David Schnaufer grew up in south Texas, raised on "hard country" music, listening to artists such as Bob Wills and Ernest Tubb. As a young man, he fell in love with "folk rock" music and realized that he wanted to be a musician.
David already played harmonica and jew harp. He tried the guitar and autoharp, but couldn't quite relate to them. Then, on his 21st birthday, he bought himself a present, a beautiful sounding mountain dulcimer. It was like a harmonica and he understood how it worked. David believes everyone has an instrument, it's just a matter of finding it.
In 1976, David found himself at the Walnut Valley Festival in Winfield, KS. This was the first year the Festival was holding the National Mountain Dulcimer Championships. With some encouragement from other contestants, he entered and won first place.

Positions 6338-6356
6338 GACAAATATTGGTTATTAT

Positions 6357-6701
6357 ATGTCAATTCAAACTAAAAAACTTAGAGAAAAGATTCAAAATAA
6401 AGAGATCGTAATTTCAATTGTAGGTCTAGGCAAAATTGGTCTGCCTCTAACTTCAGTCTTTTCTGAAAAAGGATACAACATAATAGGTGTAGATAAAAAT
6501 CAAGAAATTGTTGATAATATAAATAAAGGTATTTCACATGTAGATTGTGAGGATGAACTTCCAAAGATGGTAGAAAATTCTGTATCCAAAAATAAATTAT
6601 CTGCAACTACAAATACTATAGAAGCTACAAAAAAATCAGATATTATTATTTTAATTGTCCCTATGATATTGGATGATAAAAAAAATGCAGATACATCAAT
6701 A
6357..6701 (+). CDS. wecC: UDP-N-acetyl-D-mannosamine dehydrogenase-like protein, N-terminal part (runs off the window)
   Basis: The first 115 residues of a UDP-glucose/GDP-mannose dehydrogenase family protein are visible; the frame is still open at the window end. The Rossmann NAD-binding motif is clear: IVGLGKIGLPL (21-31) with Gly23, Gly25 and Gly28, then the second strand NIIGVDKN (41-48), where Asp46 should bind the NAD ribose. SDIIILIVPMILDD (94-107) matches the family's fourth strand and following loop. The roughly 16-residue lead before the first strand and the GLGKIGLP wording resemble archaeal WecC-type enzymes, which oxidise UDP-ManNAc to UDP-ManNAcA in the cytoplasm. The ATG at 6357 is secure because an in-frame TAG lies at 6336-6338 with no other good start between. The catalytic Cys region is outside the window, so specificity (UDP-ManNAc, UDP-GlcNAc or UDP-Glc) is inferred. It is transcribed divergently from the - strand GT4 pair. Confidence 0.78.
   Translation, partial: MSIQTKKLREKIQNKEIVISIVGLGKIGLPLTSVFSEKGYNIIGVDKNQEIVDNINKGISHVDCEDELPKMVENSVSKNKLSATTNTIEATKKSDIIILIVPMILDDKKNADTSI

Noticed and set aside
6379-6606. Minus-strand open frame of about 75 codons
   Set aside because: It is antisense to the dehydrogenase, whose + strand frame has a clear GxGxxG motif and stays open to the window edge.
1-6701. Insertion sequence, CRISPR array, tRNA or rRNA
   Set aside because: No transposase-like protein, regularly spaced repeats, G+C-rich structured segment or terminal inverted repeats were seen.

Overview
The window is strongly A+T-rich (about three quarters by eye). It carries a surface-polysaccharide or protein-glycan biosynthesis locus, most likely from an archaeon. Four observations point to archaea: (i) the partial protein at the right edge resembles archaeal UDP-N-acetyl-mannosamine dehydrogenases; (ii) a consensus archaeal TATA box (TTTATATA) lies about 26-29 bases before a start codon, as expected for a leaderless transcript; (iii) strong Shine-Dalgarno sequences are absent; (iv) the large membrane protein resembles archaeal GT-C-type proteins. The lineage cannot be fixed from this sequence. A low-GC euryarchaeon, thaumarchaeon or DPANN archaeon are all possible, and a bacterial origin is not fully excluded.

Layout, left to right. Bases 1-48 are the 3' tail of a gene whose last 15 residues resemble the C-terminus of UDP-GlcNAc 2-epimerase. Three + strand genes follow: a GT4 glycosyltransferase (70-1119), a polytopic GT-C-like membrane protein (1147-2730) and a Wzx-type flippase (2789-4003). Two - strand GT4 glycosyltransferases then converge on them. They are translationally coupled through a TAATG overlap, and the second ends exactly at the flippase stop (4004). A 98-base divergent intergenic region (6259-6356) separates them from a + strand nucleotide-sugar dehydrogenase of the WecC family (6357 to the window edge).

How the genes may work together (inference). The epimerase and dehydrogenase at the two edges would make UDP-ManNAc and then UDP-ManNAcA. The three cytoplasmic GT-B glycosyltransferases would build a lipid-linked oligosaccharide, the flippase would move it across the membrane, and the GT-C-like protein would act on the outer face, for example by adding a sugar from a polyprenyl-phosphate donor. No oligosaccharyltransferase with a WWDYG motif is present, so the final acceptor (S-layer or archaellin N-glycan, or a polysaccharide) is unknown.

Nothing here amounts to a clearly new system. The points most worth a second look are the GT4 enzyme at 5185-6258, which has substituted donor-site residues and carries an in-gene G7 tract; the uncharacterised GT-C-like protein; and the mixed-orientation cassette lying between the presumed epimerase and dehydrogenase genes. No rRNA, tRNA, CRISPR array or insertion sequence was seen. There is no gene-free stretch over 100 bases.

David went about meeting many of the finest dulcimer players in the country, some of whom became not only his influences, teachers, but good friends. One such friend, Alan Freeman from West Virginia, taught David how to back up fiddle players and how music feels.
Schnaufer has played dulcimer for the Judds, Dan Seals and Emmylou Harris. After doing some recordings of his own, he joined a group called the "Cactus Brothers" and played with them for nine years
David loves antique dulcimers and is currently involved in researching the history of the mountain dulcimer in Tennessee, where a unique box -shaped dulcimer, called The Tennessee Music Box developed. In 1995, his dream of passing on his music became a reality. The Blair School of Music at Vanderbilt University in Nashville, TN added mountain dulcimer to its curriculum and they appointed David Schnaufer as Adjunct Associate Professor of Dulcimer.
Stephen Seifert teaches with David at the Blair School of Music. He has played the mountain dulcimer for nine years and with his friend David for four years. Stephen says David has been a teacher and role model for him. When you put the two of them together, you will truly be not only rocked but knocked right out of your seat.